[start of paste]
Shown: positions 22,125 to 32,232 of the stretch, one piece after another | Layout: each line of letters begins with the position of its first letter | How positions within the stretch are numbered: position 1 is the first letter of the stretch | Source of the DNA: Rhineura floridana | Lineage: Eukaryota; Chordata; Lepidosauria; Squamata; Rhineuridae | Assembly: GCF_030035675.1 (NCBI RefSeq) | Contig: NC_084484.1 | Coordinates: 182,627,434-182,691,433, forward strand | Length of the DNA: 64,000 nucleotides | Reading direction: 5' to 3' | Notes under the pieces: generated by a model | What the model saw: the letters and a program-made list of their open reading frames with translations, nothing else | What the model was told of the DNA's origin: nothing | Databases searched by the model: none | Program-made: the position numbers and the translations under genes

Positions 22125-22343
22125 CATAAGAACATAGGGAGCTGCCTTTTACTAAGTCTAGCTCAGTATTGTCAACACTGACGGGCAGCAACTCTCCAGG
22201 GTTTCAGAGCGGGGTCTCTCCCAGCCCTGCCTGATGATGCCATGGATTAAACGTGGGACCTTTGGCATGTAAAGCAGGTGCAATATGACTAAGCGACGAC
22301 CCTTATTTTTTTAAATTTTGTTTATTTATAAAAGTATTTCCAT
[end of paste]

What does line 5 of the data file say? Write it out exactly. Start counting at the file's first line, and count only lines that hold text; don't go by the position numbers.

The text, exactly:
22301 CCTTATTTTTTTAAATTTTGTTTATTTATAAAAGTATTTCCAT